Archive | June 2014

Temporal Thought Conumdrum.

Over the years we’ve had many movies, many tv shows, books, comics, games and so on dealing with time travel.
The most recent of note is Continuum.

So someone travels back from the future, they take technology in to the past, and then they change things.
Depending on what and how they change thing determines if the technology of the future changes or even exists.
Just by being there and used as a sample it may accelerate and enhance development, which of course by it’s nature changes the subsequent iterations leading up to the seed tech in the future.
By it’s very nature improving the technology in the past with technology from the future changes that very technology in essence.

The beginning of this has been covered in Continuum with HALO incorporating future elements.
By it’s very nature, all the technology based on HALO from then on will have different future iterations, unless you posit that the path to the end journey doesn’t change as much due to the level of science required to analyse things is insufficient to do more than provide a road-map.

This of course starts falling apart when you start including multiple alternate future timeline technologies.

Liber8 travel back to the present to prevent the corporate congress from forming and thus if they succeed they lead to a temporal paradox, their very history no longer exists.
Kiera travels back by accident (or the intention of Alec Sadler) and seeks to prevent Liber8 from accomplishing their goals.
Sadler sends information back via Kiera (unknown to her) for himself as a way to change his future.
Sadler sends Garza back again for his own goals, muddying Liber8’s purpose.

That’s just the first batch from the exact time period, it doesn’t even include Freelancers.

At the end of last season Alec traveled back two weeks to change the past and save someone from death, resulting in two Alec Sadlers, two time travel devices, and two timelines, of which one ceases to exist.
Kiera travels back as well, resulting in two Kieras, two CMRs, two suits and so on.
Things start escalating quite dramatically from there but technologies don’t change too radically.

The problem is from there a third timeline spawns leading to Brad being sent back.
His technology is completely different to the other two timelines.
His very being there invalidates all the other tech that has traveled back, possibly even the very method of traveling back.
And yet the other tech does not cease to exist.

The only way this works is if the multiple timelines co-exist, with the path taken being determined at key junctures but the potential to cross between them.

Whatever happens, Continuum is handling such things interestingly.
I look forward to seeing where they go from here with the advent of the Bradpocalypse timeline.
It’s just going to get even more messy and lead to some great character development.


Hireds Swords – The miscasts box.

Here’s something with a slightly different spin to it.

I play Malifaux (well I do when people I know aren’t working over in Japan), and I’ve really started collecting since I started getting games in.

To date I own three Ramos (original, alternate and plastic) type crews, somewhere Nicodem has gone hiding, Pandora (plastic), Marcus (metal), Misaki, Yan Lo, Dreamer, this is just to name a sample (and names are currently hiding with Nicodem for the ones I’ve got that I’ve not mentioned yet).

My most recent acquisition is the Viktorias Hired Swords plastic box.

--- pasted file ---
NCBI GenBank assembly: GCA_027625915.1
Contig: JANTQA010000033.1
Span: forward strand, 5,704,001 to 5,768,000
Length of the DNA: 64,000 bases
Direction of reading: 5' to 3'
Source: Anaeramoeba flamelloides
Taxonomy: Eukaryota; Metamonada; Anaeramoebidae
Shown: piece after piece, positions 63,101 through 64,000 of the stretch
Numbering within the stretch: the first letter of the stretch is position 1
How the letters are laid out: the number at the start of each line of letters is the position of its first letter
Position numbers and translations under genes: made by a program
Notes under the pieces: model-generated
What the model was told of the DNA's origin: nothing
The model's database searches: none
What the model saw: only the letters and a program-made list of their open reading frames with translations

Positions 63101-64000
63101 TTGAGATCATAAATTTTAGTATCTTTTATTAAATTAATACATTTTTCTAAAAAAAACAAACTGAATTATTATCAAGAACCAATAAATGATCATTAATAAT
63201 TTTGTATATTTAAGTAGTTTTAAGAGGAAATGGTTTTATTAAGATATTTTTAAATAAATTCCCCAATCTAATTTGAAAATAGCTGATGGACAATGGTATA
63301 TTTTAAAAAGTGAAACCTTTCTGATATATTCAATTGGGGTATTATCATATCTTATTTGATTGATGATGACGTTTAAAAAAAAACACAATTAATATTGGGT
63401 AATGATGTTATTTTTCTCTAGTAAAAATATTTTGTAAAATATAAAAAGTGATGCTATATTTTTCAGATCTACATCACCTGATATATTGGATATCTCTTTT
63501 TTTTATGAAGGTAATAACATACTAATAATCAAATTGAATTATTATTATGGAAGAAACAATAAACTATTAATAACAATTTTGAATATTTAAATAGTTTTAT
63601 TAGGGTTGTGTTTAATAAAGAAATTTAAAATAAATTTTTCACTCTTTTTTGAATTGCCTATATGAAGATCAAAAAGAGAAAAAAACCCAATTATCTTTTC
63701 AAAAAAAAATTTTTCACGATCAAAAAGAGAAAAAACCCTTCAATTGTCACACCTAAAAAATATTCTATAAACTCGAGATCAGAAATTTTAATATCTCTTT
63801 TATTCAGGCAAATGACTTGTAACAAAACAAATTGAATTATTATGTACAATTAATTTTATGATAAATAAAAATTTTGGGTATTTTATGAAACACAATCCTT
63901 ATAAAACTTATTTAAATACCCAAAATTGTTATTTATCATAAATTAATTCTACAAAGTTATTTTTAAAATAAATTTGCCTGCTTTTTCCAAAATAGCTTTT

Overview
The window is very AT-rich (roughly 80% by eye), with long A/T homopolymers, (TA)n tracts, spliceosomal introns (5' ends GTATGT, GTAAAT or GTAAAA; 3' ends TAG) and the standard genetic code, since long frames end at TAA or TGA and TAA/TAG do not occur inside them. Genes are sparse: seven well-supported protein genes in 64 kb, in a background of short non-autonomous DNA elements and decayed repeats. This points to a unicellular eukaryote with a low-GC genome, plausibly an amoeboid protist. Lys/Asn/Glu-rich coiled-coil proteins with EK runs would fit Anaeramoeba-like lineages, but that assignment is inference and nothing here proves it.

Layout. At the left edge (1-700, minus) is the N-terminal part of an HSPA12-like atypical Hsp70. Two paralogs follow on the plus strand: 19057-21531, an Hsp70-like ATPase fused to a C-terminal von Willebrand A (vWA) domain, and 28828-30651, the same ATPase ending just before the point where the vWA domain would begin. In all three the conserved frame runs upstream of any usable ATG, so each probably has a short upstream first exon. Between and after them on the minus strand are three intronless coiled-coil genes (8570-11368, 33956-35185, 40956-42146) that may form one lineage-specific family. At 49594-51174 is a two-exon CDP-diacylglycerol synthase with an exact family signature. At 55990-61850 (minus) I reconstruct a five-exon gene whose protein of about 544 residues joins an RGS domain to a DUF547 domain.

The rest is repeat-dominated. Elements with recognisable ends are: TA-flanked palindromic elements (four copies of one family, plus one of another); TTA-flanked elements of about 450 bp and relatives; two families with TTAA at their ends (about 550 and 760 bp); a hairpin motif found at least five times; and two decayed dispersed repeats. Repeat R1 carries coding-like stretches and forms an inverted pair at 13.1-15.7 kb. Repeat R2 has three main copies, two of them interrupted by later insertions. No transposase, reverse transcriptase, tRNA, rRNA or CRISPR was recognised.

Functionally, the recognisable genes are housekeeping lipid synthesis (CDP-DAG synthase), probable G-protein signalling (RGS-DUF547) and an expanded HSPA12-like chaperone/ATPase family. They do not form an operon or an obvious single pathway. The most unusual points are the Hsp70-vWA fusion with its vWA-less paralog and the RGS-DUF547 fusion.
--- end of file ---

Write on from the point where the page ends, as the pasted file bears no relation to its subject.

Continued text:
It’s stuff like this that reminds me of just how much plastic can be used to make.
Well once you get over the limitations of steel die-casting not being able to produce things like undercuts.


Keeping in mind this is not an ideal miniature photographic setup and that I’ve got a bit more cleanup to do prior to painting.

Most of this stuff went together, well other than a lack of tolerance with the pieces, some of them being rather fine (seriously hands tend to end up separate with malifaux at the 30mm scale) and the Student of Conflict’s braids snapping in half with no real application of force (she’s the one front and centre).

The reason I called this a miscast box is for something that seems utterly hard to comprehend happening in a box containing parts purely designed on computer and then directly laid out on sprue.

I write of Ronin 3’s left arm. She’s the one on the back left, and it was bizarrely wrong.
To put it simply, the shoulder was reversed.
If attached as it was, the arm would more or less be broken with the elbow facing the wrong way.
Not only that but it would end up pointing away from the left hand in a way that even the resurrectionists would be ashamed.

It’s a little disappointing that I had to sever her arm at the shoulder, then turn it around and re-attach it.
With operations like that when flesh and cloth are involved you have to be really careful to make sure everything lines up right.
Can’t use a pair of side-cutters either, those gouge out way too much material.
Carefully with a scalpel I cut around the edge of a band on the upper arm and accomplished this without making it look like she’s horribly deformed.

What I’m trying to say is this, when you’re paying a premium price (ok, so significantly less than games workshop level) for something designed and laid out on computer and mass produced with all the associated images based off the same original 3d model used to generate everything from artwork to instructions, having a part be quite simply wrong is really disappointing.

The consumer shouldn’t have to fix an issue directly out of the box with anything, especially if all the rest of it is perfect.

All I can say is it would totally suck for a regular gamer to have to deal with something like that.

And thus ends my first Malifaux post of any real note on here.